Tuesday, March 18, 2003
Death Sentence Upheld for Man in Killing of Girlfriend’s Mother
By KENNETH OFGANG, Staff Writer
A Los Angeles man was properly sentenced to death for the rape and murder of his girlfriend’s mother, a unanimous California Supreme Court ruled yesterday.
The justices rejected claims that Ernest Dwayne Jones was mentally unbalanced when he attacked Julia Miller in 1992, and that he never intended to rape or kill her. Prosecutors said Jones brutally raped and stabbed the 50-year-old woman after they argued over his treatment of her daughter, and that he stole her jewelry to support a drug habit.
“Our careful review of the record convinces us the trial was fundamentally fair and the penalty determination reliable,” Justice Janice Rogers Brown wrote. “No basis for reversal appears.”
Jones was sentenced to death by Los Angeles Superior Court Judge Edward Ferns following his 1995 trial.
The sentencing was preceded by what was reported to be a six-minute statement by Pamela Miller, who began cursing at the defendant before she was led out of the courtroom by security officers. Jones’ ex-girlfriend blamed him not only for the death of her mother, but for that of her grief-stricken father, who passed away eight months after finding his wife’s bound and gagged body when he returned home from work.
Jones’ trial gained some publicity at the time because it took place at the same time, and on the same floor, as that of O.J. Simpson. Reporters noted that there were some similarities between the cases, but that Jones’ trial was—at five weeks—much shorter and featured fewer lawyers and drew no television cameras.
Jones killed Julia Miller 10 months after being paroled from a prior sentence, of which he had served more than five years. That conviction was for raping the mother of an earlier girlfriend in 1985.
Jones claimed that Julia Miller came at him with a knife after he admitted hitting her daughter. After he turned the knife back on her, cutting her arm, she ran to the bedroom and came out with a rifle.
As they grappled for the gun, he testified, he was overcome by visions of his mother having sex with a man other than his father. He picked up a knife and began stabbing, inflicting what a prosecution witness said was a total of 14 stab wounds.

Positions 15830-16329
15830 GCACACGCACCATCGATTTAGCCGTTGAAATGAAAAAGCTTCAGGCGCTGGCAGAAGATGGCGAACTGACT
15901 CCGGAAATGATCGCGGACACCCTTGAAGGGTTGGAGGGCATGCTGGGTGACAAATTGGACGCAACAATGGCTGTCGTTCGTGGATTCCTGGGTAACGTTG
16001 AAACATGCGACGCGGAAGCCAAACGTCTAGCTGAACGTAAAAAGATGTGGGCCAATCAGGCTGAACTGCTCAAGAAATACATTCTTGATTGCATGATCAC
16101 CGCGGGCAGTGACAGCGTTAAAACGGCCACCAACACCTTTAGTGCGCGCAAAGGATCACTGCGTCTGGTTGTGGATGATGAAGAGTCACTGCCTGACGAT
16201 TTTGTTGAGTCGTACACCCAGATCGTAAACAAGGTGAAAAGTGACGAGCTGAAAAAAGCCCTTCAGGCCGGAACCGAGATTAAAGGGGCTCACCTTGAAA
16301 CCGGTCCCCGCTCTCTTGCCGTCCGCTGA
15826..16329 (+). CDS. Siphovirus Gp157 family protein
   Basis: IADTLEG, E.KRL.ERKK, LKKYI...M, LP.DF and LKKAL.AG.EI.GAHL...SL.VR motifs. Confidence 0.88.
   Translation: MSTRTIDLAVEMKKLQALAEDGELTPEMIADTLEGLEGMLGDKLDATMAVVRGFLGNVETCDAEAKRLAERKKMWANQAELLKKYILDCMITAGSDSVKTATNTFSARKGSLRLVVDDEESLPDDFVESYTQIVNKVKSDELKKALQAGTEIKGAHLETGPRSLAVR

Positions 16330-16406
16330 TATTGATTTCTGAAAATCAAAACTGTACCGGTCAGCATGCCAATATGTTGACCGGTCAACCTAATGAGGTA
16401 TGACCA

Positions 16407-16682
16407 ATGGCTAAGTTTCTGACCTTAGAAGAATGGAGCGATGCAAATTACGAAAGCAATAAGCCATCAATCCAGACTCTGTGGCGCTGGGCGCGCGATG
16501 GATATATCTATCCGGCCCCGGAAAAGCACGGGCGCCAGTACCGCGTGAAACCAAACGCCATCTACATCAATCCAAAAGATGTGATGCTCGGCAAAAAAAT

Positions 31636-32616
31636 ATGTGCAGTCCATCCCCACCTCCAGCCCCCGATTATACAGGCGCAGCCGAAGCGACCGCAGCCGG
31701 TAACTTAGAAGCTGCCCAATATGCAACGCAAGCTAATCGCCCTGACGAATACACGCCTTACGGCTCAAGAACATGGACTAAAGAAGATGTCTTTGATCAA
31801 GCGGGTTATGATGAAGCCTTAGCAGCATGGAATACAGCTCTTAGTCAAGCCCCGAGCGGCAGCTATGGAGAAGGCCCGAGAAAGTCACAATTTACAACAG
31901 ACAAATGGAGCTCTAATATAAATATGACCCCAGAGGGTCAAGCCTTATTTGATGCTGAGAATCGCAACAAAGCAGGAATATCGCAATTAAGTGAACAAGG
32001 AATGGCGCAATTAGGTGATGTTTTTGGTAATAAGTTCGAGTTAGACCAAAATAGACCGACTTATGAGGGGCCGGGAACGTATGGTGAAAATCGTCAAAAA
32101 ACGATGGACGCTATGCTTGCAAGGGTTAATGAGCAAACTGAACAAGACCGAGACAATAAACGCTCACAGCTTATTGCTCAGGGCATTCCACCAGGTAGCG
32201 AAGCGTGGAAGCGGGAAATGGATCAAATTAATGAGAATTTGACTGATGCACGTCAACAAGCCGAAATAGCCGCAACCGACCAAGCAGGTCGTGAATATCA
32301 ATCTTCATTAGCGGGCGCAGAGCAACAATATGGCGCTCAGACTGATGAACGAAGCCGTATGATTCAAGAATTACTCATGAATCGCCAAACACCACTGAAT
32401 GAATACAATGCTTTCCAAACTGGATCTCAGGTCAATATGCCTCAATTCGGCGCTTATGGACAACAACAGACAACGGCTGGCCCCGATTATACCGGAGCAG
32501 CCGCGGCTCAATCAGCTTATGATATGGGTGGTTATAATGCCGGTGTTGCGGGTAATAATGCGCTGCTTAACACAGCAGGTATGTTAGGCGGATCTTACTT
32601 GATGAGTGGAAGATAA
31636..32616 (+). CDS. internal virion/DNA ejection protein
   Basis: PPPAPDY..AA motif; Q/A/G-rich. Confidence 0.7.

He said he had no memory of having sexually assaulted her
Jurors convicted him of first degree murder with a rape special circumstance, but acquitted him of burglary and robbery and rejected burglary and robbery special-circumstance allegations.
In the penalty phase, the prosecution introduced evidence that eight years before the Miller killing, and months before the rape that led to his previous conviction, Jones was smoking marijuana with a woman who considered him a close friend, then suddenly raped her at knifepoint. She said she asked that charges be dropped after the preliminary hearing because she was close to Jones’ family and “was thinking he needs a second chance.”
History of Blackouts
Jones’ court-appointed appellate lawyers, H. Mitchell Caldwell and Jan J. Nolan, argued that Ferns erred in not allowing the defendant to testify that he had a history of blackouts, hearing voices, and similar maladies. The evidence was essential, the defense argued, to show the credibility of Jones’ testimony that he heard voices when he killed Miller.
But Brown said the proffered testimony was irrelevant, because Jones said he heard voices after he stabbed Miller. Since Jones did not claim that he was driven by voices to attack the victim, the justice said, the existence of such a condition did not bear on whether he intended to rape or to kill.
In any event, Brown added, the fact that the court-appointed psychiatrist did not seem to be aware of any such history suggests that it was fabricated by the defendant.
The justice also rejected the contention that trial counsel Fred Manaster was ineffective in not calling the psychiatrist until the penalty phase. Had the doctor been called earlier, Brown said, he would have had to disclose that his opinion that Jones was schizophrenic was based in part on the circumstances surrounding the 1984 rape, which jurors did not learn of until the penalty phase.
The case is People v. Jones, 03 S.O.S. 1344.
Copyright 2003, Metropolitan News Company